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Dos and don’ts for authorities when responding to the Covid-19 pandemic

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INTRODUCTION

On 11 March 2020, the World Health Organization (WHO) declared the COVID-19 outbreak a global pandemic and called on states to take urgent actions to tackle it. Most European countries have introduced strict measures to stop the spread of the virus and to cope with the increasing pressures on their public health systems.

Human rights must be at the centre of all prevention, preparedness, containment and treatment efforts from the start, in order to best protect public health and support the groups and people who are most at risk. States have an obligation to protect and guarantee everyone the right to the highest attainable standard of health.

All European states have committed to fulfilling the right to health and have signed international and regional human rights treaties to that purpose. In the context of the current pandemic, authorities should engage all available resources to counter the pandemic while fulfilling the right to health.

States have the duty to protect the right to health of everyone as everyone is at risk of contracting COVID-19. However, some groups are at heightened risk of infection: these for example include health workers, people in detention or closed facilities or people who are homeless. Moreover, older people, people with specific underlying health conditions or people with disabilities are likely to face more serious health risks associated with COVID-19. Governments must put in place measures to ensure that their right to health is protected.

In the context of public emergencies, states can exceptionally impose restrictions on certain human rights in order to protect public health. In most European countries, governments have passed emergency laws and taken measures that restrict freedom of movement, association, expression and public assembly, the right to private and family life and right to work, for example, by implementing quarantines, travel bans, and by temporarily closing schools, businesses and factories. While some emergency measures are justified during a global public health threat, governments must ensure that such measures are temporary, subject to scrutiny and periodic review, and always necessary and proportionate and motivated by legitimate public health objectives.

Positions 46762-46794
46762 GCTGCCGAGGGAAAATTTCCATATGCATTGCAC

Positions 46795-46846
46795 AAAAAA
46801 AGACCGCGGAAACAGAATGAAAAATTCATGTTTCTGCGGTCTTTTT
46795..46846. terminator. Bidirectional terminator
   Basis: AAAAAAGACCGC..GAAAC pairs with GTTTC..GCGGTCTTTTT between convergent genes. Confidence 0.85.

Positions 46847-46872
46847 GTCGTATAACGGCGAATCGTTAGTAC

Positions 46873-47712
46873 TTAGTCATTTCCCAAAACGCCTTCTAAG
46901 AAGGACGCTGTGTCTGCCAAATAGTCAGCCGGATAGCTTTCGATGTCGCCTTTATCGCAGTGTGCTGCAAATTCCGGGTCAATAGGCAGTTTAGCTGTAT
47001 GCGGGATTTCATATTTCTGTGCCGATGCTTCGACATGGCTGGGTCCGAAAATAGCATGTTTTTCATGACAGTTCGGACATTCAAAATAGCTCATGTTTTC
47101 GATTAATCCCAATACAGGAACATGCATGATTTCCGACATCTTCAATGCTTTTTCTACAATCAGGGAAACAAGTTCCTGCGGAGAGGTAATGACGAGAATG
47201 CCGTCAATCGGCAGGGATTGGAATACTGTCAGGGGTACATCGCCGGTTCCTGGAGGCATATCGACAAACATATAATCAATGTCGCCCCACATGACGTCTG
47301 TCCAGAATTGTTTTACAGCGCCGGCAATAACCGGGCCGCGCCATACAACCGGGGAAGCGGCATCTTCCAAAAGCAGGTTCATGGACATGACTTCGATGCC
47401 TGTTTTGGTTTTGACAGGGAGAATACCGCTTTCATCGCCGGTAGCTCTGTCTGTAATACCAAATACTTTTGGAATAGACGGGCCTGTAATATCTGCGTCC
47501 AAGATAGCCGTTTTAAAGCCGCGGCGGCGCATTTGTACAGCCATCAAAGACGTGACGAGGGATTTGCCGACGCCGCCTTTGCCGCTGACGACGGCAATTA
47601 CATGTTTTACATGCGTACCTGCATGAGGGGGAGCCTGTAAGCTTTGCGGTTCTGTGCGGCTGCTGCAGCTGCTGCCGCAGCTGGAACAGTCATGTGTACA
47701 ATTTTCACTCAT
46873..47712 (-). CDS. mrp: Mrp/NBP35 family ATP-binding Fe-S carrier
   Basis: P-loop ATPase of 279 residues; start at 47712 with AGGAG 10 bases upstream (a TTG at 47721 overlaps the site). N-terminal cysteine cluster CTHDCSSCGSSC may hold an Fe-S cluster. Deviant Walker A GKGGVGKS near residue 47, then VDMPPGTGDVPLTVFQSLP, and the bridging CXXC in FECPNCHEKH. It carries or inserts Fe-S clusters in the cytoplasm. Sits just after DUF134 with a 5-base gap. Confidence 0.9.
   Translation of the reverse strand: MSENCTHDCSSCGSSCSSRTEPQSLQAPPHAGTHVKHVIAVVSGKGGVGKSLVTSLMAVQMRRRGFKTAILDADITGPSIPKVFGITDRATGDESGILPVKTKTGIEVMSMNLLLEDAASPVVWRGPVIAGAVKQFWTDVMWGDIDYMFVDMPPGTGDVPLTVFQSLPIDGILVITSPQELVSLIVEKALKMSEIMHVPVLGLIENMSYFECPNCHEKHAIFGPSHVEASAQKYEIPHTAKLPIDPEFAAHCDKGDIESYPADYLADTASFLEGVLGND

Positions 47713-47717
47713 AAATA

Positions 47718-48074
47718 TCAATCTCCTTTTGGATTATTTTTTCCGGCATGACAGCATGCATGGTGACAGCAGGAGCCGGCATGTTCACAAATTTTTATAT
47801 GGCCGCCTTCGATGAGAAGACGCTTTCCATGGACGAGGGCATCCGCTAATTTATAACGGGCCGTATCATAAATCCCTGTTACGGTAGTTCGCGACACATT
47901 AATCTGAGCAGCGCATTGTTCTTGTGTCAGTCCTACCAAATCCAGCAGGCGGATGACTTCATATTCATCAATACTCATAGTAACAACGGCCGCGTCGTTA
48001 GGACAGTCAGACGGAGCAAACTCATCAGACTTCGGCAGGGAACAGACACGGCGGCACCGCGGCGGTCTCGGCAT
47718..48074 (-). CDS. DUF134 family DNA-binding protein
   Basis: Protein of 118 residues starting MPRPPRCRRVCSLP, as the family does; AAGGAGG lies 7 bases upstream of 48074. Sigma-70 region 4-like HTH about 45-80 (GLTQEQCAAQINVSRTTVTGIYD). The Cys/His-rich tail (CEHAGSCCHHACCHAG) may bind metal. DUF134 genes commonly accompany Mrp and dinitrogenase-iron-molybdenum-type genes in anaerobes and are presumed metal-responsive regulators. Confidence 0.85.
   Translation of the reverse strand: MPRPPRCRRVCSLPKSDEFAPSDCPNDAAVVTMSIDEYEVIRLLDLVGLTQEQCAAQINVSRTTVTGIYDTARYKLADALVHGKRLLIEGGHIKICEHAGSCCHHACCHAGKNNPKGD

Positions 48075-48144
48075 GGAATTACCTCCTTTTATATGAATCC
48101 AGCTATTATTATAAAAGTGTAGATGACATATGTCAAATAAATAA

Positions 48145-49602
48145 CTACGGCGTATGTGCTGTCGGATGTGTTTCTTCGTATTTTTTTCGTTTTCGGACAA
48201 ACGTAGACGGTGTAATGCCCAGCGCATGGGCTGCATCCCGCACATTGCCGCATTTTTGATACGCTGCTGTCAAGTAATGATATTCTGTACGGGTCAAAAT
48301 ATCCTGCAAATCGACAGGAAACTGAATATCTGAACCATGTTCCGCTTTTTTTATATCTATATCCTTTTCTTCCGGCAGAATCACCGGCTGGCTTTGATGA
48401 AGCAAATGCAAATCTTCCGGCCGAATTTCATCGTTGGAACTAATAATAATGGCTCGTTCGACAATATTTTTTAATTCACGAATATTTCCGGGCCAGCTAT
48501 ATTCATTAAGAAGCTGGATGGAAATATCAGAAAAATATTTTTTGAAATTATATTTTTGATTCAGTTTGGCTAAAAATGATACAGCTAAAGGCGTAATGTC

As socio-economic factors are closely related to health outcomes, structural socio-economic inequalities in Europe make some groups more vulnerable to adverse consequences of the pandemic. These include people, such as Roma, who live in informal settlements with limited access to water and sanitation; refugees, migrants and asylum-seekers in inadequate refugee camps or in detention; people held in prisons and other detention facilities; as well as people who are homeless – the groups with limited or no access to sanitary products or resources to implement preventive measures such as frequent handwashing, physical distancing and isolation. The enforcement of some preventive measures imposed by the states may result in indirect discrimination of certain groups or individuals who are not able to comply with them. Moreover, restrictions on freedom of movement and other measures present specific risks to children and have a gendered impact, for example on women and girls who are victims of domestic violence and who may be forced to self-isolate with their abusive partners or relatives.

The police enforcement of restrictions is likely to have a disproportionate impact on racial and ethnic minorities in Europe who are already routinely subject to discriminatory identity checks and unlawful use of force.

Amnesty International does not take a position on the type of public health measures governments should take as the COVID-19 pandemic unfolds. However, governments should ensure that all such measures are consistent with their human rights obligations. The below list of “Dos” and “Don’ts” could serve as guidance in their responses to the pandemic.